Two very different 19th Century approaches to life along with an exhibition tracing 5,000 years of art and design in Latin America are highlighted in this month’s Culture Picks by Mike Duffy. The art-for-art’s sake, mystical loner Fernand Khnopff is featured in a comprehensive, intriguing show at the Petit Palais, while the Nadars, a family of entrepreneurial, technical experimenters in photography, appear in an outstanding presentation at the Bibliothèque Nationale François Mitterrand. Mythology, arcane references and a bit of self-absorption are notes throughout the former, while connections to celebrities, cameras and even hot air balloons show off the externally focused family which spanned most of the first 100 years of the history of photography. At the Fondation Cartier Southern Geometries brings a wide range of artworks, from several thousand years ago to several weeks ago, including pottery, painting, prints, textiles and more all employing geometric designs in a lively, cheerful, color filled display.
1. Southern Geometries, from Mexico to Patagonia
Fondation Cartier pour l’art contemporain
to 24 February 2019
With more than 200 works in a variety of media by 70 artists from 13 countries and many indigenous cultures spanning five centuries, Southern Geometries, from Mexico to Patagonia is difficult to summarize but not difficult to enjoy. The overarching theme is geometry, that is, conscious design, repeated fundamental patterns such as triangles or squares, some intuitive, others inspired by theory. Whether in volcanic stone figures more than 5,000 years old, in a finely made Incan wool and cotton vest from around 1500 or in subtly beautiful 20th century Mexican pottery, the standardized forms and lines give a serious, thoughtful aspect to some of the works. In others, bright colors bathe us in warmth and positive emotions as in the contemporary building facades in photos by Anna Mariani (b. 1935) and in the 20th century felt-tip pen drawings by Brazilian women based on patterns found among the indigenous Kadiwéu people of Brazil’s Matto Grasso.
Start with the displays on the lower level and en route enjoy the bright stairway mural Vortice Chromatico (2018) by FLIX (b. 1976, Venezuela, lives in Portugal) who adds color to daily life through street art along with painting and photography. Among the many works in these galleries, the six pieces by Mexican ceramicist Gustavo Pérez (b. 1950) stand out for sheer beauty and the intricacy of the design and creative use of the material. There are also anthropological study photographs of building construction, body art and ritual garments from peoples throughout the region. Modern bright monochrome paintings hang alongside additional photographs, prints and textiles, next to cases with nearly 2,000 year old Andean terracotta goblets and vases.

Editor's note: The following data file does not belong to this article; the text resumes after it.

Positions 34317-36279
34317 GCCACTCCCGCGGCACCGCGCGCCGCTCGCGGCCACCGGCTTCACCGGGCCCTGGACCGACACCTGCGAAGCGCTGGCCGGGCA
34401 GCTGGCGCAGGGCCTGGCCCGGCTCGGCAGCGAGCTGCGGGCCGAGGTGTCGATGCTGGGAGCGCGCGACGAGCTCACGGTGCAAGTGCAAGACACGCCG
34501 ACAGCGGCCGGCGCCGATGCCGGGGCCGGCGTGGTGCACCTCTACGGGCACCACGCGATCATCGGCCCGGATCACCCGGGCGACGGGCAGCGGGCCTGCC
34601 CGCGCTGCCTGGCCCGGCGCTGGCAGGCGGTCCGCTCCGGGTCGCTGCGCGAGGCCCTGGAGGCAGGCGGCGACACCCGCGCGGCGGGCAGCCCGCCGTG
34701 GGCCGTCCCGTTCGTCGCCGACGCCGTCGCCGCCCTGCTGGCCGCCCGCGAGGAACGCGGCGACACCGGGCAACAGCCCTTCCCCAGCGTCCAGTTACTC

Four artists who work in three dimensions are highlighted in exceptional displays on the ground floor. In very different ways these artists use interesting materials, explore dimensionality, and emphasize enjoyment. The nearly two-storey broken brick and concrete work by Paraguayan architects and artists Solano Benítez (b. 1963) and Gloria Cabral (b. 1982) was constructed of large, open triangles on site. Its rough, earth tone elements create a strong, stable, amazing architectural structure which induces wonder through reflections and shadows as well by its size and elementary materiality. Contrasting with that piece, the 22 works by GEGO (Gertrude Louise Goldschmidt, 1912, Germany – 1994, Venezuela) use thin steel and aluminum wires, twisted and bent by hand, to create lines and open spaces. Light and airy, the not always perfect triangles and squares are investigations of transparency and while very thoughtful they invite smiling reactions as much as thinking responses. Excellent interviews with these artists appear on a small screen in the room where their works are displayed. Finally, there is a wonderful, colorful room built within half of the ground floor area, the work of architect Freddy Mamani (b. 1971) who has designed more than 100 richly chromatic homes in his native Boliva capitalizing on design elements from Pre-Columbian and Amerindian cultures This bright, warm space provides seating so you can watch an interesting video interview with the artist. GEGO once said that she did not think that people should search for the meaning of her works. Instead, they should have fun looking at the pieces she created. That is good advice for all of the works on this floor.